How to Pay Off Your Mortgage Faster

pay off your mortgage

A home is probably the biggest purchase that you can make in your entire lifetime. Nonetheless, most people feel it’s worth the effort of paying it for years and spending a huge chunk of their monthly paycheck on it, to make it truly theirs. That monthly payment, called mortgage, takes decades to pay. However, there are steps you can take today that can potentially cut the number of years to pay it off. Let’s take a look at some of them.

Pay extra amounts each year

To be able to pay off your mortgage faster, you need to adopt more aggressive ways, such as making extra payments to your principal when you have the capacity to do so. Doing so reduces your principal debt amount — the amount on which interest is based. Lower principal debt means lower interest payments.

But you know what’s better than making extra payments when you have the resources to do so? It’s making those resources available for yourself, by saving extra each month then making a lump sum payment, probably at the end of the year. Or if your bank allows, do it on a quarterly or mid-year basis.

Refinance when the opportunity allows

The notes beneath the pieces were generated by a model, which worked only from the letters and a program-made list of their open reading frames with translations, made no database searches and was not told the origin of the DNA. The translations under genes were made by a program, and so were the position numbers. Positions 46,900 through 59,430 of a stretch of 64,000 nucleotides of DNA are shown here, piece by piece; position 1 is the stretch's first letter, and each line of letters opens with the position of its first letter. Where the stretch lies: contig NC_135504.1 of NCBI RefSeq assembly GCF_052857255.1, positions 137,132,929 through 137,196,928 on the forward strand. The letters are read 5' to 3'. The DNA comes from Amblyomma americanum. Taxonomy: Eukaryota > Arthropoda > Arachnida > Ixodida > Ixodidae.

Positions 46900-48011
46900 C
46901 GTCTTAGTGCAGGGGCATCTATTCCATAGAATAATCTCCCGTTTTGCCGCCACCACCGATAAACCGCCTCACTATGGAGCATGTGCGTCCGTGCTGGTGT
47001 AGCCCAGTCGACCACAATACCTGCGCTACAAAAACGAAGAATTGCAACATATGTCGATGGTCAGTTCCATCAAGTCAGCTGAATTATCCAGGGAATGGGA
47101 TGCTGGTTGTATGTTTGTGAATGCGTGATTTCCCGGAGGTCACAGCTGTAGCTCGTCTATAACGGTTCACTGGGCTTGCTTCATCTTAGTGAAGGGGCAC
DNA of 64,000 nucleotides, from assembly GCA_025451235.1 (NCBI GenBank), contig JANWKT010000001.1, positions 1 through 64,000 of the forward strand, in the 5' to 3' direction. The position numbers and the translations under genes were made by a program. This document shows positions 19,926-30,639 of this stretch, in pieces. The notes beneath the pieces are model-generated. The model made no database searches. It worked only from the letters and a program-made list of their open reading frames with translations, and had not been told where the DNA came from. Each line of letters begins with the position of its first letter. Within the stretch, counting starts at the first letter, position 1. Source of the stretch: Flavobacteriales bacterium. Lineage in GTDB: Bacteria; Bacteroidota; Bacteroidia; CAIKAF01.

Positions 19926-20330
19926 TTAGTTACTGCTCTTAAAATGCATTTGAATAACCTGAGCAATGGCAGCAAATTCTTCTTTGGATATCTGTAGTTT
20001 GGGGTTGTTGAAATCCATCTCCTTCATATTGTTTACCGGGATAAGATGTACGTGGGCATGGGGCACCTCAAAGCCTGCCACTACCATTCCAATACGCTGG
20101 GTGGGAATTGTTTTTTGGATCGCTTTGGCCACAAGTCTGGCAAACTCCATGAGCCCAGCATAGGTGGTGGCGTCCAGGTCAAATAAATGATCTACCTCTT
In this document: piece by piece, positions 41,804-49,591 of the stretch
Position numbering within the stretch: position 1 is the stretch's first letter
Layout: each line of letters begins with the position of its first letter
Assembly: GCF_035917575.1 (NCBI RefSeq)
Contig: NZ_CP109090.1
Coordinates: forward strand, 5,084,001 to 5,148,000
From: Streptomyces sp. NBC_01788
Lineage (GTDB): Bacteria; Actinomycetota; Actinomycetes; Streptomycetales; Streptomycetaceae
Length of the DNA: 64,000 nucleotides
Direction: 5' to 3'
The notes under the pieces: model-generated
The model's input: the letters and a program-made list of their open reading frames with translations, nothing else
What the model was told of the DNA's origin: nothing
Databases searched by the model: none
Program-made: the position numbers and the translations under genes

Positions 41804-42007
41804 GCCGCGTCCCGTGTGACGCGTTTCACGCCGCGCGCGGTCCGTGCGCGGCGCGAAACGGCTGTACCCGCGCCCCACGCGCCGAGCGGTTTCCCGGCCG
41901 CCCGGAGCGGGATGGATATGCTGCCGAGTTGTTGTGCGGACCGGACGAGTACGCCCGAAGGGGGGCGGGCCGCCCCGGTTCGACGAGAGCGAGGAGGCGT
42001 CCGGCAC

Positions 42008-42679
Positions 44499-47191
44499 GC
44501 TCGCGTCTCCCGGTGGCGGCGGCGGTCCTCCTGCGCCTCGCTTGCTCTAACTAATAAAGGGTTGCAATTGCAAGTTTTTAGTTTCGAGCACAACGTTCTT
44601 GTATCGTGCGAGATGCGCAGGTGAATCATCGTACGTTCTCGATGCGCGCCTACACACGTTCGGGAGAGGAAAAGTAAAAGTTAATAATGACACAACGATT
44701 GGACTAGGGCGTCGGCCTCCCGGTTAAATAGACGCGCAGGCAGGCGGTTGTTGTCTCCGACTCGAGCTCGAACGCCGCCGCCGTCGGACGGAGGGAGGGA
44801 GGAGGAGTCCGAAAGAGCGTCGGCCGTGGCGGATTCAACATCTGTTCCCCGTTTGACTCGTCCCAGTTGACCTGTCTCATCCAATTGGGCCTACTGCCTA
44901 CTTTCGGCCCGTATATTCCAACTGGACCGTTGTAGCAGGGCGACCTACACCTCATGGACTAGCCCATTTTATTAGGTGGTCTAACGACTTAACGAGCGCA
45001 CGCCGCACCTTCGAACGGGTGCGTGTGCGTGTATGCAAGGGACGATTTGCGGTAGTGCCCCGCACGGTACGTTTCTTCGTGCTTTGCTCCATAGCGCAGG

Refinancing your home means getting a new loan to pay off the original loan you used to purchase your house. But refinancing should be done only when the interest rate on a new loan is lower than the original loan you got.

Usually, longer term loans yield more total interest payments so another way to reduce that amount is to refinance to a new shorter term loan, for example from a 30-year term down to a 15-year term. In addition to that, keep adding extra payments each year and you could even cut that loan to 10 years.

There could be upfront costs associated in getting that new loan, but if in doing the math, the new loan rate is really in your favor, then don’t hesitate.

Eliminate Private Mortgage Insurance

Private mortgage insurance is an insurance whose beneficiary is your lender. It is an additional cost added to your mortgage to protect your lender in case you fall short of payments. This insurance is charged if you had put down less than 20% down payment on your home; otherwise, you should not be paying this fee. On the other hand, if you think you’re being charged with private mortgage insurance, you should ask your lender how much it is because it is an additional cost that could’ve been paid to the principal.

If you had put down less than 20% down payment, you can eliminate the insurance by adding extra payments to your mortgage, to reach that 20% equity. When you’ve reached that equity, it’s time to talk to your bank again and ask if you are still paying that insurance.


It’s not what people want to hear but sometimes selling the home is the only solution to paying off that mortgage, especially if you have chosen to buy a house you later realized you can’t actually afford. Sell the home and use the proceeds to pay the balance. If there’s still a balance left, you can get a new loan but at least it should now be a smaller one.